Be careful what you wish for. The grass is greener on the other side. The need to be loved. These came to mind while watching Coraline, the new 3-D animation film based off of Neil Gaiman’s dark fairy tale of the same title.
In this Alice-like tale, Coraline finds a secret door in her new home and discovers a similar, but better life. There, her other parents pay attention to her and want her around so much that they don’t want her to go. To stay all she needs to do is change. What’s one little adjustment? Coraline must rely on her wits, resourcefulness, and courage to return to her ordinary life.
The cast was good all around: Dakota Fanning (Coraline), Teri Hatcher and John Hodgman (parents), Robert Bailey Jr. (Wybie, a strange boy), Ian McShane (Mr. Bobinsky, a neighbor), and Keith David (a stray black cat). Also among the voices were the hilarious duo, Dawn French and Jennifer Saunders, as the elderly old biddies next door. As a long time fan of their humor, they were an absolutely fabulous surprise.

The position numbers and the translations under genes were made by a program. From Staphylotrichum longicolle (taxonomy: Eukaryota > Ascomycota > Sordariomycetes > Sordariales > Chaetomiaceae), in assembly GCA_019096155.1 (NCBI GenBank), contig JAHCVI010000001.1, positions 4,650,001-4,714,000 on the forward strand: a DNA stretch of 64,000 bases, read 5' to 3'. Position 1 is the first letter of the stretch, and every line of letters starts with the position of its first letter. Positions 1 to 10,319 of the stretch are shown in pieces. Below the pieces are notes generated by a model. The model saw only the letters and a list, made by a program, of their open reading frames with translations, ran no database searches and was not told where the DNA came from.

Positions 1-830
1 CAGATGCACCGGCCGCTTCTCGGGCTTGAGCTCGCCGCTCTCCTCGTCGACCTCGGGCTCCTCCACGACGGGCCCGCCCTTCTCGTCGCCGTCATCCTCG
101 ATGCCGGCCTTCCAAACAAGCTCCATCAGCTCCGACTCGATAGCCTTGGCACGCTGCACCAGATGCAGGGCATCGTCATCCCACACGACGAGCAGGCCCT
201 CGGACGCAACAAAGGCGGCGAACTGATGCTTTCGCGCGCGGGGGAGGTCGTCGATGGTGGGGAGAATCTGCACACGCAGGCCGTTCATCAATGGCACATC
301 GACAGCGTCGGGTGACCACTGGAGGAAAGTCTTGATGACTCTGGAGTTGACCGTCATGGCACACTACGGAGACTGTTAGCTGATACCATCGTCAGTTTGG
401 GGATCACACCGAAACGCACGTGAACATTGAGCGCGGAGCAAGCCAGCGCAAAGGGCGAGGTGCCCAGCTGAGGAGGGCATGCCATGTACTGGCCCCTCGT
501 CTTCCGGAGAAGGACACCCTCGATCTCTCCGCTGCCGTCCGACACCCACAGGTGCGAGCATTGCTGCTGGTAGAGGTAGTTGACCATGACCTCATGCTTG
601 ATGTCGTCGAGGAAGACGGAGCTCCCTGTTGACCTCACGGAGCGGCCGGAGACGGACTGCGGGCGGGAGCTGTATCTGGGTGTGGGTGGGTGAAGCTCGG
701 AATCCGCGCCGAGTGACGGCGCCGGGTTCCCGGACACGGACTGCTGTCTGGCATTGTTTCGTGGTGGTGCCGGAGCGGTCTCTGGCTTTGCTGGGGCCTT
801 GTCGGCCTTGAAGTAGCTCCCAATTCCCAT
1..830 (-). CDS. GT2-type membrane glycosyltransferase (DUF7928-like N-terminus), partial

Coraline was good, worth seeing, and I wouldn’t be surprised if next year it receives an Academy Award or a Hugo Award, the latter of which is given for excellence in the science fiction and fantasy realms. Notably, it is the first stop-motion film to be shot in stereoscopic 3D. Henry Silick, who directed the Nightmare Before Christmas, really kept to Gaiman’s style. I’ve heard from others that it stands up well to the nightmarish novella. Given that fans of books or writers are the toughest to please, that’s a big compliment.
During a recent visit to NYC, a friend asked if I was interested in seeing Coraline, to which my immediate response was “YES!” I liked it a lot and would see it again. That it lept out at us added to the fun. Seeing the film has pushed Gaiman’s fairy tale up on my list from “possibly” to “will read”. Books are usually better than their movie versions anyway.
Anyone see and/or read either version or both? What did you think?